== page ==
The Beginnings of the DuiihDac!
February 2, 2015
Team: Jessica Allen, Ryan Bartoszek, Victoria Cheng, Isa Ferrall, Robinson Ford, Taylor Lane, Jordan Thomas
This first month back after break has been mainly dedicated to organizing our group along with finalizing which refrigerator components would be best so that we can finalize our budget and begin prototyping. Last semester we had decided to create an off-grid vaccination refrigeration unit in order to serve areas of the world without reliable electricity that are still in dire need of reliable vaccine storage. The decisions we still had left to make were on the refrigerant and absorbent as well as the type of solar collector we would use to power the refrigeration cycle.
For the refrigerant and absorbent we previously wanted to use a combination of ethanol and activated carbon due to its lack of toxicity and the belief that the materials would be easy to obtain even in remote location should repairs be needed in the field. However, further research showed that the activated carbon we would need for this process has to be created in a specific way to ensure a consistent pore size for absorbing the ethanol making it much more expensive and much less accessible than we had anticipated. In light of that we’ve decided to use ammonia and calcium chloride as our refrigerant and absorbent respectively as while the ethanol and activated carbon were less toxic, this combination will be much cheaper allowing us to lower the overall cost of the final unit.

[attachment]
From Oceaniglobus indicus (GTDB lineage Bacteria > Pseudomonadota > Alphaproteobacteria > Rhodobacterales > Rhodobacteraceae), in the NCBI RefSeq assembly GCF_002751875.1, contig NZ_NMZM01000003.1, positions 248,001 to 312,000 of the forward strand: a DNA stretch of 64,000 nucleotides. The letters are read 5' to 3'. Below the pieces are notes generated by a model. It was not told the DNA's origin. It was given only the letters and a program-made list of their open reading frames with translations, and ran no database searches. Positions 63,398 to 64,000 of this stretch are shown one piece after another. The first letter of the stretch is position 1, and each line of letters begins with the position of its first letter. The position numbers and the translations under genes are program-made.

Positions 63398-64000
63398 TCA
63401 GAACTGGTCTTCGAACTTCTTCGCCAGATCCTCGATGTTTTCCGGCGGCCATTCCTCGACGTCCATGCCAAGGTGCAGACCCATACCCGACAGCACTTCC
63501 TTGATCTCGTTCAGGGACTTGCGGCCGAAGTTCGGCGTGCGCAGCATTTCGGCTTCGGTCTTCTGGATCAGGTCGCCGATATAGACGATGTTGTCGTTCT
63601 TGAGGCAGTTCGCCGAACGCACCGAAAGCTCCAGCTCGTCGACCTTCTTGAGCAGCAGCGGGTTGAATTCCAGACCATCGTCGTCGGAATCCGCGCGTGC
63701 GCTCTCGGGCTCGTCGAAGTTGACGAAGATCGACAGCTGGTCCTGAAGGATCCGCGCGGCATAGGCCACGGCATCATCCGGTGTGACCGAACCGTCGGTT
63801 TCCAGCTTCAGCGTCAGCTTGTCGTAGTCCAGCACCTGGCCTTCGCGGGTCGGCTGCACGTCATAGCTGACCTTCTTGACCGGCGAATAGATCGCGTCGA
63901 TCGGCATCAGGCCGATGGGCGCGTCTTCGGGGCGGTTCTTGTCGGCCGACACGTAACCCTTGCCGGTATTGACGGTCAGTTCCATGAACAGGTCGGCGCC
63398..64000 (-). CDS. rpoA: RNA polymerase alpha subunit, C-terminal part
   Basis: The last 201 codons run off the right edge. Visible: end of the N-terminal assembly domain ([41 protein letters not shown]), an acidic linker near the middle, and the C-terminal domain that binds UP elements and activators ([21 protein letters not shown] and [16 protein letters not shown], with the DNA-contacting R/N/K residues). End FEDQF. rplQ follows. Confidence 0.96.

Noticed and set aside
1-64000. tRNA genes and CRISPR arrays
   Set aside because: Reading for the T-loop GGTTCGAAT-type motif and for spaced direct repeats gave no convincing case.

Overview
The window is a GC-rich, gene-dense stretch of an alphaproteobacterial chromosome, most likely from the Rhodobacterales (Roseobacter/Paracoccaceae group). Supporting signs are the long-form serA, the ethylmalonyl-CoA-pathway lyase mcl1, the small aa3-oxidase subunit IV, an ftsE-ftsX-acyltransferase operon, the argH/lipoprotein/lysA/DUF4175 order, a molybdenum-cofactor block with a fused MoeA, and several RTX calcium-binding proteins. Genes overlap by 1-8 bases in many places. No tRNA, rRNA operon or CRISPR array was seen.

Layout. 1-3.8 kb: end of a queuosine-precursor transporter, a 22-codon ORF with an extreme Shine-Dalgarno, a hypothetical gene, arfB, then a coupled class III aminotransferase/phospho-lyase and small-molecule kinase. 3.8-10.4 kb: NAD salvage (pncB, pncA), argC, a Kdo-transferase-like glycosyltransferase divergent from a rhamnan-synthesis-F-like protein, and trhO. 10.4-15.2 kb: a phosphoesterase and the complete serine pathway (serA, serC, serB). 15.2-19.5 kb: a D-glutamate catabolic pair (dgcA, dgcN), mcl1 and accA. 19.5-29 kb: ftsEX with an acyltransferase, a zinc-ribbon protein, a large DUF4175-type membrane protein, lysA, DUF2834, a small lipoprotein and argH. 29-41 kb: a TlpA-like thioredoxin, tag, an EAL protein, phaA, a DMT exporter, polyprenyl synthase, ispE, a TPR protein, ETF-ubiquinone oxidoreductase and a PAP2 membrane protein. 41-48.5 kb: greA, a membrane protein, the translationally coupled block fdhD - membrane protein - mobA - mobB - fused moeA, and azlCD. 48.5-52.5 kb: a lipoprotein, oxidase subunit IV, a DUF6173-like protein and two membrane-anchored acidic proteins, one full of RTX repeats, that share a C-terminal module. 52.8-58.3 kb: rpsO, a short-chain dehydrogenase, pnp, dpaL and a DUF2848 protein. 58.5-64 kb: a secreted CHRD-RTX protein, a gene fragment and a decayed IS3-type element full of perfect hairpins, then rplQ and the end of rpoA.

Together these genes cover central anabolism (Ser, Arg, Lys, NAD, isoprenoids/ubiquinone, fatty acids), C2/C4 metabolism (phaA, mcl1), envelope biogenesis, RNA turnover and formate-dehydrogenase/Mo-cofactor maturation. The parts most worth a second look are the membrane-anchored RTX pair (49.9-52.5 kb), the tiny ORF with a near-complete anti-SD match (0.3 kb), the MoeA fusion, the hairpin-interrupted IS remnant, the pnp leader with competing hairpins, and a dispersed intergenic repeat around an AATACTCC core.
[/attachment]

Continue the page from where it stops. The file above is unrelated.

We also discussed the type of the solar collector to use as well as its orientation in relationship to the actual storage chamber. The two main solar collector types are a parabolic collector that would focus light or a flatbed collector that would be more consistent throughout the day. The parabolic collector may be able to achieve a higher temperature, however, the flatbed collector has the advantage of being cheaper as well as more consistent throughout the day and our research shows that the flatbed would be able to achieve the temperatures we would need to evaporate the ammonia and desorb it from the calcium chloride. As far as orientation of the collector goes, if on top it would make the fridge potentially more practical and mobile, but the collector may be too big to place on top and if we did want to add a secondary biomass it may be easier to keep the entire heat collection unit separate. Another possible option would be to only have the backup biomass heat source as a separate piece that could be attached when necessary.
Going into February we are planning to order our necessary materials for what we are calling the DuiihDac (Dual Input Intermittent Heat Driven Absorption Cycle) and then beginning assembly of the initial prototype. We will be using ammonia as the refrigerant and calcium chloride as the absorbent and most likely opting for the cheaper flatbed solar collector. The other pieces we need to order and/or assemble are the condenser, evaporator, cooling chamber, pipes, a biomass burner, and insulation. One option we are considering for the condenser is to build it out of spiral fin tube as a potentially cheap and easy to work with option, but more research is still needed.
We are looking forward to ordering our parts and soon assembling the first version of the DuiihDac!